While not every satirical barb hits the intended target with headshot accuracy, DeMonaco knows exactly what he wants to say and how he wants to say it without compromising any of the action. Some might accuse DeMonaco’s tactics as somewhat backwards, since the action and scares contained within THE PURGE: ELECTION YEAR are designed to be as crowd pleasing and effective as possible. I can feel detractors lining up around the block to say that DeMonaco’s use of ultraviolence as a means to plead for peace, but sometimes the best way to make a message movie is to be unsubtle about the message if you want people to listen to everything you have to say. It’s an unflinching look at a barbaric world that needs to redeem itself before it’s too late.

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Grillo (who if you can’t be yourself, or Batman, you should be Frank Grillo) gets to stretch himself a bit here beyond his character from the last film, serving as a perfect action hero. He’s a hard man who has a newfound respect for human life in all its fragility. It’s the actor’s best performance to date. He also gets some assistance and added firepower from a deeply sympathetic turn from Soria and Mitchell, a strong, civic minded Mexican and empowered black female, respectively.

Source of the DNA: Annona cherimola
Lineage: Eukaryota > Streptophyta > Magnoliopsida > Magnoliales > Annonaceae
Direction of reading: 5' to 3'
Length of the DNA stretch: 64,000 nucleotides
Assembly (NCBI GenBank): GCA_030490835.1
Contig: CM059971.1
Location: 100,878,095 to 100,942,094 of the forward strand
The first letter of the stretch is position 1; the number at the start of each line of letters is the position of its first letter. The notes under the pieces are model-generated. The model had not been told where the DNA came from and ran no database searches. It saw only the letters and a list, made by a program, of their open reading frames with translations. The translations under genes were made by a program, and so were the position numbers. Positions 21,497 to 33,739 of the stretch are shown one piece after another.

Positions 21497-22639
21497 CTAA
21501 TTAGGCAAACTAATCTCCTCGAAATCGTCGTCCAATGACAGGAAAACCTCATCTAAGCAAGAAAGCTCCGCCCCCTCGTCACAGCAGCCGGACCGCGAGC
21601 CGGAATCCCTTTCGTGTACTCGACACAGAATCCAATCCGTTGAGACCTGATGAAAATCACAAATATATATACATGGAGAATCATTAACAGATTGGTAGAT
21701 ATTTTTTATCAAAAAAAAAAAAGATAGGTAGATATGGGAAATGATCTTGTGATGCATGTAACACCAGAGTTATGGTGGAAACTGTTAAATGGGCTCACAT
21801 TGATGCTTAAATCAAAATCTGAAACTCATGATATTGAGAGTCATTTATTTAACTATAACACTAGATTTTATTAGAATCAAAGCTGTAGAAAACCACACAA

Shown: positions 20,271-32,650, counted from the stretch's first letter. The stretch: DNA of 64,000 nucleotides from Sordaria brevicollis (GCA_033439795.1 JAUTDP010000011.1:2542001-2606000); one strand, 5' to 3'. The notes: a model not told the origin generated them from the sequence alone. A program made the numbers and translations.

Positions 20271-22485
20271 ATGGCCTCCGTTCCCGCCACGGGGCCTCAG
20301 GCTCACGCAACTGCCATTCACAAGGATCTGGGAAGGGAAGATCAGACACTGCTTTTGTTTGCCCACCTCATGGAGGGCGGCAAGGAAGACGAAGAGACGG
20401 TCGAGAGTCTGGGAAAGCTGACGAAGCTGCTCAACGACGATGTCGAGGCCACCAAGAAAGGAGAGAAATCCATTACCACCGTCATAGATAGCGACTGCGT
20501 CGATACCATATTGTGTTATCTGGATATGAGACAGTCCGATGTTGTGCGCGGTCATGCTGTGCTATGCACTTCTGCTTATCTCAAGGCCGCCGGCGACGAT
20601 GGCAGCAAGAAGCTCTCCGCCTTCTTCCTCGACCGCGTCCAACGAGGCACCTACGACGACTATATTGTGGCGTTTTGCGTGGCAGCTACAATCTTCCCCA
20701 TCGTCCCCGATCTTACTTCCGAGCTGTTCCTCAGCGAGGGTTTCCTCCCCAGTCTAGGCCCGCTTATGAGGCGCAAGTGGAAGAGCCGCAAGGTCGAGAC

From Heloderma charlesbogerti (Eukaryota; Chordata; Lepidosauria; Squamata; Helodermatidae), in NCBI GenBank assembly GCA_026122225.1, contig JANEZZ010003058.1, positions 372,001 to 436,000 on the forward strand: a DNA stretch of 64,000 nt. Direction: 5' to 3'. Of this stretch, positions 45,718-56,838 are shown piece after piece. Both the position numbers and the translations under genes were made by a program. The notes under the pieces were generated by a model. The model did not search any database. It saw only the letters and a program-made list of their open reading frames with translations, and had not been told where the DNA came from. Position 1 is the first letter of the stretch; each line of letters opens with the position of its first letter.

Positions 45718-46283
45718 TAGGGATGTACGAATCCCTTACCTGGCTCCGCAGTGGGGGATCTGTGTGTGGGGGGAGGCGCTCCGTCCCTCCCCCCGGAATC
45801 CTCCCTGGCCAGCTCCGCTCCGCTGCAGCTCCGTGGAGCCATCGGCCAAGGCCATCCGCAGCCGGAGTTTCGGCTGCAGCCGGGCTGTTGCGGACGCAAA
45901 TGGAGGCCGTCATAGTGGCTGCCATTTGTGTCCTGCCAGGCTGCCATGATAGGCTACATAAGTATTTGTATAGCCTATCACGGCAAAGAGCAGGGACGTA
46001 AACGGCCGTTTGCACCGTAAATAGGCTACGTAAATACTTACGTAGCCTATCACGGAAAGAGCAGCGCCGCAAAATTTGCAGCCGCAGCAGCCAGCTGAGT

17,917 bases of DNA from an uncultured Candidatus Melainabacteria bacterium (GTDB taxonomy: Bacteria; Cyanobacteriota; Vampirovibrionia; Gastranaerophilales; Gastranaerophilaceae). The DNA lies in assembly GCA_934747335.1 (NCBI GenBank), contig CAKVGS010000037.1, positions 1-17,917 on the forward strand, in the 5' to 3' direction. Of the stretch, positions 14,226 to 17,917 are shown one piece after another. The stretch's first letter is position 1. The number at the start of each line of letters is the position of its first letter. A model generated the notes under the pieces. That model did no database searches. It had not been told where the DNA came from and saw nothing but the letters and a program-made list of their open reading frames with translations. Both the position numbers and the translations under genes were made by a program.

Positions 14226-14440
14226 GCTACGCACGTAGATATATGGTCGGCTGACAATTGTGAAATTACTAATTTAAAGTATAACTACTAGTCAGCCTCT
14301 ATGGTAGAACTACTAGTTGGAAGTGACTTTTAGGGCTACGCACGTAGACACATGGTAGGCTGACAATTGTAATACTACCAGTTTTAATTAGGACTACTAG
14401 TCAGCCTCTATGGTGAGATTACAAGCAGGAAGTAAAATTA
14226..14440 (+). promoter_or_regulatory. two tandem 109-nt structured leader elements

Perhaps best of all, you don’t need to have seen THE PURGE or ANARCHY to appreciate or understand ELECTION YEAR. There’s no recap, but it isn’t necessary. The energy and fast pace mean it’s easier to overlook any nagging questions as to how The Purge actually works. It’s about the message, the characters, and the action, and it builds to a inspired choice of song to play over the closing credits that finds DeMonaco delivering the final hammer blow to his nail of a film. If the series continues in this direction, I’d watch a dozen more of these.

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Weekend: Aug. 15, 2019, Aug. 18, 2019